I propose a new award: The Joseph Goebbels Award for Best Propaganda to be awarded to the journalist, editorialist, talk show host or other propagandist who has done the best job of helping the American people to persuade themselves to go along with the ruling regime. Here are my nominees, please send me yours with links where possible.
- Charles Krauthammer for his article rationalizing torture. (The Truth About Torture in The Weekly Standard).
- Judith Miller for her numerous New York Times articles on weapons of mass destruction in Iraq.
A sobering thought from Jacques Ellul about propaganda:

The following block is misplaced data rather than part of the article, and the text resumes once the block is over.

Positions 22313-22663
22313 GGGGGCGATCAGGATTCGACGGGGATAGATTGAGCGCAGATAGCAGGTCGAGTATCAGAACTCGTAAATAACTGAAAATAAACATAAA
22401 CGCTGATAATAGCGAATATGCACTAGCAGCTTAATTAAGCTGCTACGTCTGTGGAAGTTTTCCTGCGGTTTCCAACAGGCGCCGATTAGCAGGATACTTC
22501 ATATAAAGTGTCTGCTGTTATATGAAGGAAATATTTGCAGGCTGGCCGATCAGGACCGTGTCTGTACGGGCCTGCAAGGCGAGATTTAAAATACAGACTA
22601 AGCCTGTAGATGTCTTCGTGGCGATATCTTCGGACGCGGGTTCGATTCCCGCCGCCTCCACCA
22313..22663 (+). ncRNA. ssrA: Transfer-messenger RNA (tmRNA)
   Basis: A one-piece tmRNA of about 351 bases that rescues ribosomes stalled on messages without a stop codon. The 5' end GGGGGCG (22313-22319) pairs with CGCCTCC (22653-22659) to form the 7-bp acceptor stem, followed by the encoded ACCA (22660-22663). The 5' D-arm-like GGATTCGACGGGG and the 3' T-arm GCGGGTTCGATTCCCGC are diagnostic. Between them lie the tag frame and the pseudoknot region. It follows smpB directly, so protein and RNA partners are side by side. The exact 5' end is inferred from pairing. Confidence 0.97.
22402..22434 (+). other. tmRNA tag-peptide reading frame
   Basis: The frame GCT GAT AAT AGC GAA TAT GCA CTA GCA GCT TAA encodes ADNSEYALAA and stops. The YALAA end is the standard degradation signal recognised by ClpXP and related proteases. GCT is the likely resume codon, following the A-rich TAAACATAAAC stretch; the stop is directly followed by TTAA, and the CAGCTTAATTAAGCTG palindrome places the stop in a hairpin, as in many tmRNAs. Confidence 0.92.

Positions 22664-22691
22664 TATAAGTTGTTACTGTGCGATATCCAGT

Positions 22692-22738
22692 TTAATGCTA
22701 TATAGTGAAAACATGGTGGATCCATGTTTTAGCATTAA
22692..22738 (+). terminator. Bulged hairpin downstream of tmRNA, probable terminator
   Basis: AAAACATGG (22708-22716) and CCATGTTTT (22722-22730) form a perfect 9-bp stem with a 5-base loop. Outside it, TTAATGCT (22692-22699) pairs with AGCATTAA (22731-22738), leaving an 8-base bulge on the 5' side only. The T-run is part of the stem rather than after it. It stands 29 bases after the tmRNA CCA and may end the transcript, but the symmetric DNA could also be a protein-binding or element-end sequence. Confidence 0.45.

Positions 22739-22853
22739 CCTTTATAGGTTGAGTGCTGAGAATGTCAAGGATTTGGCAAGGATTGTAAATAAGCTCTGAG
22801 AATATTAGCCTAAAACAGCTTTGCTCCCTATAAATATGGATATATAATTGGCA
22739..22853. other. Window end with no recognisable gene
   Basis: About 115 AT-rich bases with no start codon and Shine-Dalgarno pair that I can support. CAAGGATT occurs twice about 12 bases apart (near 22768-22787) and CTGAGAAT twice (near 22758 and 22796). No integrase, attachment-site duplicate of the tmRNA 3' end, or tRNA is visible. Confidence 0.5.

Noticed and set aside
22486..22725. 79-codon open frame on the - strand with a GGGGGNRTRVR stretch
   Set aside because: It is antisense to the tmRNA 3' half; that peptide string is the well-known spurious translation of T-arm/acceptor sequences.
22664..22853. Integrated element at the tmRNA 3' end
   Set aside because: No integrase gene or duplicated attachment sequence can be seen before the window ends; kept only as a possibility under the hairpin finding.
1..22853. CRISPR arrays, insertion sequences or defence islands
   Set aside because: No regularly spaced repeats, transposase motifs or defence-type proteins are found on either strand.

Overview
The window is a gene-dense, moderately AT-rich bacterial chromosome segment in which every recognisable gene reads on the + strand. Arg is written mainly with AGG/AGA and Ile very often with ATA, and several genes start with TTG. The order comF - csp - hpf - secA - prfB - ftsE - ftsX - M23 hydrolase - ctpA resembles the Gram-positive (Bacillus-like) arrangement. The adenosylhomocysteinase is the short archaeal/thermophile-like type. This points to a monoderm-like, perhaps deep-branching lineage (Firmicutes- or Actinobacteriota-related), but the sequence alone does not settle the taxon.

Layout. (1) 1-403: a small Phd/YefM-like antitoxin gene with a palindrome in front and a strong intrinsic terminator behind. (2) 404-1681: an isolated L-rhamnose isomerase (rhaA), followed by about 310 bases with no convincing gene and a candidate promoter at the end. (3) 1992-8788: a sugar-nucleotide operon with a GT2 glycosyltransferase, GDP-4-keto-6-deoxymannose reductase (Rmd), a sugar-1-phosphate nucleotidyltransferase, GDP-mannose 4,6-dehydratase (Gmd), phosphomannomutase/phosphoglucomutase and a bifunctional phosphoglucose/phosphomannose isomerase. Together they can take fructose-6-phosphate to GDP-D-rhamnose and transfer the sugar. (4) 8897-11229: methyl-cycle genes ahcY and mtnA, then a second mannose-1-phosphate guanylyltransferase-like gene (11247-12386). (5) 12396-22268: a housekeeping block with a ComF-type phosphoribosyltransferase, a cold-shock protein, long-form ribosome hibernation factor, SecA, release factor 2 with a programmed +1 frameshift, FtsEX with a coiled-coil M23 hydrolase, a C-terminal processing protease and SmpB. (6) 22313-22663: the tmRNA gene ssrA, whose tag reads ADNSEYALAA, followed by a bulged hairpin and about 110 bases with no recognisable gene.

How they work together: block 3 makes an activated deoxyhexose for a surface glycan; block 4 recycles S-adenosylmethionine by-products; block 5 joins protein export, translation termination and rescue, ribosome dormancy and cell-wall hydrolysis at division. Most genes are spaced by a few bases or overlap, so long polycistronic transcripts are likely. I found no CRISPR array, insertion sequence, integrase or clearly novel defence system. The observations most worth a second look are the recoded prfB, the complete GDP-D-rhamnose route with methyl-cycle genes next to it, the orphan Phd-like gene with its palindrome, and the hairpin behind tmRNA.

But in order for propaganda to be so far-ranging, it must correspond to a need. The State has that need: Propaganda is obviously a necessary instrument for the State and the authorities. But while this fact may dispel the concept of the propagandist simply as an evil-doer, it still leaves the idea of propaganda as an active power vs. passive masses. And we insist that this idea, too, must be dispelled: For propaganda to succeed, it must correspond to a need for propaganda on the individual’s part. One can lead a horse to water but cannot make him drink; one cannot reach through propaganda those who do not need what it offers. The propagandee is by no means just an innocent victim. He provides the psychological action of propaganda, and not merely leads himself to it, but even derives satisfaction from it. Without this previous, implicit consent, without this need for propaganda experienced by practically every citizen of the technological age, propaganda could not spread. There is not just a wicked propagandist at work who sets up means to ensnare the innocent citizen. Rather, there is a citizen who craves propaganda from the bottom of his being and a propagandist who responds to this craving. Propagandists would not exist without potential propagandees to begin with. To understand that propaganda is not just a deliberate and more or less arbitrary creation by some people in power is therefore essential. It is a strictly sociological phenomenon, in the sense that it has its roots and reasons in the need of the group that will sustain it.2:30 pm on December 15, 2005 Email Stephen W. Carson